Thursday, February 1, 2001
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Posted on: Thursday, February 1, 2001

The science of the sting

How to recognize Hawaiian box jellyfish
Treatment for box jellyfish stings
Health Calendar

By Katherine Nichols
Advertister Staff Writer

They’re called Carybdea alata and measure only 4 by 2 by 2 inches. But that meant little to University of Hawaii biochemist Angel Yanagihara when she was stung by a swarm of Hawaiian box jellyfish while swimming off Kaimana Beach in 1997.

This is the Carybdea alata, a Hawaiian box jellyfish. The effects of its stings sometime last for months.

Courtesy Waikiki Aquarium

Within an hour, severe breathing difficulties required emergency resuscitation. Doctors treated her with anti-inflammatory agents and pain relievers that helped only minimally. The pain left her bedridden for two days. A persistent rash itched for 14 weeks. What was in this terrible venom? Yanagihara was more than a little motivated to find out.

After conducting a literature search, Yanagihara, who began her doctoral studies in neuroscience at Georgetown and finished at the University of Hawaii, said she found only one report that briefly documented the box jellyfish’s effects on the skin, and no information about the biochemical composition of its venom, nor possible immunological responses associated with stings.

Yanagihara decided that she had found her new specialty.

Thousands of people in the Islands have endured experiences similar to (though often less severe than) Yanagihara’s. Most local folks know that Hawaiian box jellyfish appear eight to 10 days after a full moon, but much about the animals remains a mystery. Why do they follow this lunar cycle? Why are their stings so painful? And what’s being done to find effective treatments?

Funding by the Hawaii Community Foundation and NIH have enabled Yanagihara to study the topic for the past three years. One goal of Yanagihara’s five-member international research team at the Bekesy Laboratory of Neurobiology at the University of Hawaii is to find an antidote for the pain and sometimes months-long tingling sensations and itchy welts that Hawaiian box jellyfish stings can inflict. She said that by identifying the "biochemical nature of active components of the venom," figuring out how they can be inactivated, and clarifying how each part produces its effects on sting victims, their data have already provided significant evidence from which clinical treatments could be designed.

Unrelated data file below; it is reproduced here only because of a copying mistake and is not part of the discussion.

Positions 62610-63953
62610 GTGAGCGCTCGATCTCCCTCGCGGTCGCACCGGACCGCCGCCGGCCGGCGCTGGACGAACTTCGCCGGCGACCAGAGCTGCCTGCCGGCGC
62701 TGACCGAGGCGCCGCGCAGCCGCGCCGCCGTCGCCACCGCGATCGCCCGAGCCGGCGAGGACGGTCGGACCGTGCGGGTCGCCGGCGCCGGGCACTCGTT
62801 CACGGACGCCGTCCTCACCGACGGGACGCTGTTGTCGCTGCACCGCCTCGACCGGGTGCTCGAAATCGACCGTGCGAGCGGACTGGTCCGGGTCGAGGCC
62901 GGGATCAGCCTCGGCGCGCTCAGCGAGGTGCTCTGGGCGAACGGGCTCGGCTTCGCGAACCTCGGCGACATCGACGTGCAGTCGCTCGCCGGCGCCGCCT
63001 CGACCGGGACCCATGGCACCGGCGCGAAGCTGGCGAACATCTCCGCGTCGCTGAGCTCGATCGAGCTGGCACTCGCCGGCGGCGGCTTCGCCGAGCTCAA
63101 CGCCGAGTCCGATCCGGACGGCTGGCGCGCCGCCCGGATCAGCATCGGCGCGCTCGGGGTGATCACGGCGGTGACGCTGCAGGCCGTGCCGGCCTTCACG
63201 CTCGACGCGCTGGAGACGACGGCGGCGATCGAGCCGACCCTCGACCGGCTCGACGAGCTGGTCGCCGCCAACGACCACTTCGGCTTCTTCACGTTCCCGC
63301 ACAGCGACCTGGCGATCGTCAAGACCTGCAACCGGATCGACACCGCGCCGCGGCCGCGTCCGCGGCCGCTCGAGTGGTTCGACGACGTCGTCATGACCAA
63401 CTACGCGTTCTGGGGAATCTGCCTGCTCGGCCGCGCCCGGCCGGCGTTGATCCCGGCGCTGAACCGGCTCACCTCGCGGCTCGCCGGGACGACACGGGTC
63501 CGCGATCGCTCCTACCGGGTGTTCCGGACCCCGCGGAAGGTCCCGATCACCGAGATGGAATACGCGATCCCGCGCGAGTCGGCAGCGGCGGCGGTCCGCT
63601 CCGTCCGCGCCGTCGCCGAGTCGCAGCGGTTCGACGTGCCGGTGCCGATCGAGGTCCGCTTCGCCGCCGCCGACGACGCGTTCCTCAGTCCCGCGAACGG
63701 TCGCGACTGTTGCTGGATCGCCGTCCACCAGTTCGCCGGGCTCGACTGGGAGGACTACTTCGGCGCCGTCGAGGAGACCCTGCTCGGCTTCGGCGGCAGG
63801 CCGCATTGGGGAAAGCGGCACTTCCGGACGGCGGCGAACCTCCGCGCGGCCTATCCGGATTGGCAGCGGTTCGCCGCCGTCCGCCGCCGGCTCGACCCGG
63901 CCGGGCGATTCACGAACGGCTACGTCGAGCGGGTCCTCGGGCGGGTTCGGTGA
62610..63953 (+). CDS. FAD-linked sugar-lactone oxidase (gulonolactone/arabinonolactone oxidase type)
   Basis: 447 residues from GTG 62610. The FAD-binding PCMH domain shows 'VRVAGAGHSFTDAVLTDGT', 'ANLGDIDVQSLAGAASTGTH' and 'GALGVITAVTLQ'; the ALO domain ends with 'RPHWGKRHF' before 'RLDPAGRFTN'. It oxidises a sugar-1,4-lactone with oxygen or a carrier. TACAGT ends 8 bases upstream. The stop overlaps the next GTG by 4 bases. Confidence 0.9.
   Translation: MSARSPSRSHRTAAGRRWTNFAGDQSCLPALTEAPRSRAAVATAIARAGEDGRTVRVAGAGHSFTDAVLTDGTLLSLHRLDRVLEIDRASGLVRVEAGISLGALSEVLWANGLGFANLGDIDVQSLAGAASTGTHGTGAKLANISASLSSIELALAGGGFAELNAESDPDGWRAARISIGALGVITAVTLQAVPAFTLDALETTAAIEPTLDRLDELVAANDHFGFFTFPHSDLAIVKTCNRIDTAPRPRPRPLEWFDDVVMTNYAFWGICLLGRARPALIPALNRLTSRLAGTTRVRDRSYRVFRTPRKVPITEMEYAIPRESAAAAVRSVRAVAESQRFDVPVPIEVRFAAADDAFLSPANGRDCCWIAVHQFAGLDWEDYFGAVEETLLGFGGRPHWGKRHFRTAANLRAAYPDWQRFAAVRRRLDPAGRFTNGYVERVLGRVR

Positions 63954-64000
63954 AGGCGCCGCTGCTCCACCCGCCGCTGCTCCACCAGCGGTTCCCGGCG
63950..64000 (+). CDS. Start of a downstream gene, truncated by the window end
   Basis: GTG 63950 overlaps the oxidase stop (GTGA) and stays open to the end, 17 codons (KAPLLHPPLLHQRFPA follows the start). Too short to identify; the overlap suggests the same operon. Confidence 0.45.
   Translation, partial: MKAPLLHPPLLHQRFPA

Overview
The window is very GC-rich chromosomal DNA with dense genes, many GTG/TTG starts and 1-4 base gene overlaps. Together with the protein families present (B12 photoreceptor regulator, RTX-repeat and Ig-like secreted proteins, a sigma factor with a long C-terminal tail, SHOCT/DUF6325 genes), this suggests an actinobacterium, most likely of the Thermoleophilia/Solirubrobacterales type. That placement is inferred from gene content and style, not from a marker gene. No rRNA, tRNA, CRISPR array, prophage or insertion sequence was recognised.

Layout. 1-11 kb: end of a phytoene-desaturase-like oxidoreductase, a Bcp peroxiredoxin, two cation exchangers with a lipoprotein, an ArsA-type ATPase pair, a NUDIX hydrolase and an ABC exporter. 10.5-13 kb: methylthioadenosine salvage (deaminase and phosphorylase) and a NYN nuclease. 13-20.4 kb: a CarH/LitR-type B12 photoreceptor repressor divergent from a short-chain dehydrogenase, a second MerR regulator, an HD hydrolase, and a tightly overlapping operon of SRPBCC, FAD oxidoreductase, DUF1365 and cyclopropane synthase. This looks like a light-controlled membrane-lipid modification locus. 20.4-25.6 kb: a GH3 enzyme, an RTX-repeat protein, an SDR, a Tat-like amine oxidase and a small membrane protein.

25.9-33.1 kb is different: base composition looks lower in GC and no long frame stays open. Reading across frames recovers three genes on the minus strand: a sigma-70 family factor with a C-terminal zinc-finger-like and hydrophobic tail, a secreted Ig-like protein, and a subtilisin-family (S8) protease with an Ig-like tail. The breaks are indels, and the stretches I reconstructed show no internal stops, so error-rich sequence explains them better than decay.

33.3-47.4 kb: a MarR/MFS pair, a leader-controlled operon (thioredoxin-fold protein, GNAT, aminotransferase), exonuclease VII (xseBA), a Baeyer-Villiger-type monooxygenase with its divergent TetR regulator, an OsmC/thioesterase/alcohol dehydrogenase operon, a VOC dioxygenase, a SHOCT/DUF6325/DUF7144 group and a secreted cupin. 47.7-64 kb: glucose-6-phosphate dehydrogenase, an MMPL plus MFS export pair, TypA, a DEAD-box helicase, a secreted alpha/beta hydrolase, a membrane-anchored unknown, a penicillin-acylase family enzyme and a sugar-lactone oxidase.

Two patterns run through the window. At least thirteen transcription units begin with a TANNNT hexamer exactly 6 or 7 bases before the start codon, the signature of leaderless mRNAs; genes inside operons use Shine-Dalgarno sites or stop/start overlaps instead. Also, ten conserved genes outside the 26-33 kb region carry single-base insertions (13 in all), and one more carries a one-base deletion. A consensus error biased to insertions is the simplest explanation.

Tiny tubules, a quarter-millimeter in length, are covered with venom and spines that penetrate the skin, causing the pain and swelling associated with jellyfish stings.

Dennis Kunkel • Bekesy Laboratory of Neurobiology

As yet, however, those treatments have not been clinically tested.

The closest living relative of the Hawaiian box jellyfish is the Australian box jellyfish, whose venom can kill an adult within 10 minutes. But there have been no reports of deaths from Hawaiian box jellyfish stings.

Hawaiian box jellyfish live at 10-60 feet below sea level off Oahu’s leeward coasts (there is little data from other islands) because that’s where the majority of their food supply — plankton — exists. It’s also why divers often get stung; this is the same territory they tend to explore.

Relatively new research has determined that eight to 10 days after a full moon, jellyfish swim purposefully (up to two miles per hour using jet propulson) toward and along the shore to spawn between midnight and 4 a.m. Why? Yanagihara thinks they’re less likely to encounter predators in the shallow water .

She also speculates that the reason they frequent Oahu’s beaches is because they are attracted to the lights of populated areas. Once they become beached, the jellyfish cannot survive. Most are eaten rapidly by sand crabs.

Stings on contact

When it’s alive, no part of the jellyfish is safe to touch. The bell and tentacles contain stinging cells. Each stinging cell has one nematocyst, a bulb-like structure which is composed of a capsule, tubule, spines (fish hooks) and venom. With contact, it takes only a few microseconds for the nematocyst to fire — the most rapid, explosive biological event ever recorded. It’s an effective defense: even if the jellyfish has been washed ashore and dismembered, the nematocysts still fire.

Yanagihara said that skin rashes from box jellyfish stings can last up to 10 months in some cases, which surpasses the response one would expect from even the most potent venom (from which you either die or recover). This, Yanagihara theorized, "strongly suggests the presence of persistent foreign matter under the skin."